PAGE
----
Sexual harassment can happen to anyone regardless of gender, gender identity, or sexual orientation. Sexual harassment in the workplace has always been an issue. However, in the wake of the #Metoo movement sparked by the Harvey Weinstein scandal, more and more victims of workplace sexual harassment are now speaking up about workplace harassment and inequality that they’ve endured for far too long.
In order to combat the rising number of sexual harassment cases reported in the workplace, most employers have implemented policies prohibiting sexual harassment in the workplace and procedures for reporting sexual harassment. For example, most employers expect you to report the sexual harassment to HR, a supervisor, or maybe even some ethics hotline. However, if you’ve experienced sexual harassment in the workplace, reporting it can be an overwhelming task. In fact, many people at work, including the harasser, may discourage you from speaking up or from filing any sort of complaint. You may also fear retaliation from your employer. The reality is that while employers have these policies in place, they are not actually enforcing them or protecting the individuals they are designed to protect. Still, however, there are several ways you can fight back even if the corporate route fails you.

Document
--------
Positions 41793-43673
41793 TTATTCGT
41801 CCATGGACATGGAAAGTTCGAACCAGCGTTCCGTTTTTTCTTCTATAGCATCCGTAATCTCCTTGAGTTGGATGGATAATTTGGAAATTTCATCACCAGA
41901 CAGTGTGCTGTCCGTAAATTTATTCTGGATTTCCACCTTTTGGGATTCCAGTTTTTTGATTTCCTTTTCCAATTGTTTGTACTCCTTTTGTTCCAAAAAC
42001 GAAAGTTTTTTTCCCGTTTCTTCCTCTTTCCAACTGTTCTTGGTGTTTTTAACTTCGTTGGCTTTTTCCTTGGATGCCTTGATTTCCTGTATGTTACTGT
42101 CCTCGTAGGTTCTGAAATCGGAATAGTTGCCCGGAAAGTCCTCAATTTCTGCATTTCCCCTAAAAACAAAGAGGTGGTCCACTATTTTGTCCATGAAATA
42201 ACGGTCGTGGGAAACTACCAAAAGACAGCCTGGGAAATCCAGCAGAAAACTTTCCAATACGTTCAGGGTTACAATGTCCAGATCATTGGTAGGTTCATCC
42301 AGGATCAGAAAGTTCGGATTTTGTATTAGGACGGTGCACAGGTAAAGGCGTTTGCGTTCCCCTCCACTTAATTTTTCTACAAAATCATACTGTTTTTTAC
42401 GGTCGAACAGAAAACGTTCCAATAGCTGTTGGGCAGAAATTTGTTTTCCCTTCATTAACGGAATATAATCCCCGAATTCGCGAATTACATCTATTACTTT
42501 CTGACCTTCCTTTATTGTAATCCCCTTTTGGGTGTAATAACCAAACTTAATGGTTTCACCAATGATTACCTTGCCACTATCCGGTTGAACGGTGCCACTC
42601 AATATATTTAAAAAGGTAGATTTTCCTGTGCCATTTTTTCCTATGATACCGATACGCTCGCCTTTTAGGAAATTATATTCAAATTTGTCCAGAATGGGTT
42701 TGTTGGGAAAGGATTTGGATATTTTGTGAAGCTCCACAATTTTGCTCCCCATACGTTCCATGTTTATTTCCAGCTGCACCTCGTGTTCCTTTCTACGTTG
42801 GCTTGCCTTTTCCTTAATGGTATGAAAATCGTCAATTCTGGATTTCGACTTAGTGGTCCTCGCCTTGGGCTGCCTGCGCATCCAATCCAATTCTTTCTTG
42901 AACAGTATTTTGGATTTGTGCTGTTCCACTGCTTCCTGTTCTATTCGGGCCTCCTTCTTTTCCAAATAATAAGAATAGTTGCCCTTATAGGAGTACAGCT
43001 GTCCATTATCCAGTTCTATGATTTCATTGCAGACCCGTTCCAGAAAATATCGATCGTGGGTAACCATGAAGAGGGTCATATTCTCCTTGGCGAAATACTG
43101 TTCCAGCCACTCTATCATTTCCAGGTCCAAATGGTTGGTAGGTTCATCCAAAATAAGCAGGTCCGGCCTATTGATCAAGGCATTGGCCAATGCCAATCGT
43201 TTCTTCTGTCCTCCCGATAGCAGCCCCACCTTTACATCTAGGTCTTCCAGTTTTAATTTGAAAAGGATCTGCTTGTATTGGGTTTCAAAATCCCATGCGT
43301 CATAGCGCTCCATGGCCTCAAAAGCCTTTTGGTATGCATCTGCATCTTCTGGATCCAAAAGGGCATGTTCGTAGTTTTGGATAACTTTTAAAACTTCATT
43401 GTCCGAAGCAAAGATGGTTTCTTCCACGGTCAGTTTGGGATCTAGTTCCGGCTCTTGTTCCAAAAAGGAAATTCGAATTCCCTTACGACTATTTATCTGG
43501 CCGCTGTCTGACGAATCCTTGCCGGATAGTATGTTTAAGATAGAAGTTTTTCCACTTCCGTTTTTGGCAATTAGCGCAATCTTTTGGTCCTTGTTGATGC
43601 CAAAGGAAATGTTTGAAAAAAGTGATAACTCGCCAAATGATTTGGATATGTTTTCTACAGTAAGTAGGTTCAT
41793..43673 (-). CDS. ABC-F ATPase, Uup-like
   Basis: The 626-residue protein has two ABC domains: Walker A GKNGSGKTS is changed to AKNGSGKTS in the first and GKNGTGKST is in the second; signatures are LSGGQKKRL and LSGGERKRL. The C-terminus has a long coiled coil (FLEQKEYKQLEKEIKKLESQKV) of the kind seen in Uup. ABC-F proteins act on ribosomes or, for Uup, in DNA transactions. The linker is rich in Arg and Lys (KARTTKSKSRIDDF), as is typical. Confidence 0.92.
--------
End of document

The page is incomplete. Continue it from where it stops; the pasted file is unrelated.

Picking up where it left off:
First, you should make an effort to clearly document any and all incidents of sexual harassment, including any interactions you’ve had with the harasser. Oftentimes this means saving text messages, emails, voicemails, and documenting the dates on which each encounter occurred. As a plaintiff’s lawyer, the first thing I ask my clients is whether they have documented any conversations or encounters they’ve had with the harasser. I understand, however, that it is not always possible to document all encounters with the harasser and many times the harassment is verbal and not in writing.
Then, if the company fails to assist you with your claim – This could include failing to take your complaint seriously, refusing to conduct an investigation or conducting a less than thorough investigation, retaliating against you for filing a complaint, and forcing you to continue to work with the sexual harasser, among other things. – you can file a complaint of sex-based discrimination with the Texas Workforce Commission (“TWC”) or the Equal Employment Opportunity Commission (“EEOC”). Bear in mind that you must file your complaint with the TWC within 180 days from the day the discrimination took place. The 180-day filing deadline is extended to 300 days for a complaint filed with the EEOC.
In the end, I understand the difficulty of fighting your employer while also navigating state and federal laws prohibiting sexual harassment. The trauma associated with sexual harassment alone is overwhelming and consuming. At the Law Office of Rob Wiley, P.C., we can fight on your behalf and provide a sounding board for your sexual harassment claim. Everyone is entitled to safety and equality in the workplace. If you have been subjected to inequality or sexual harassment, do not hesitate to contact us to fight for you!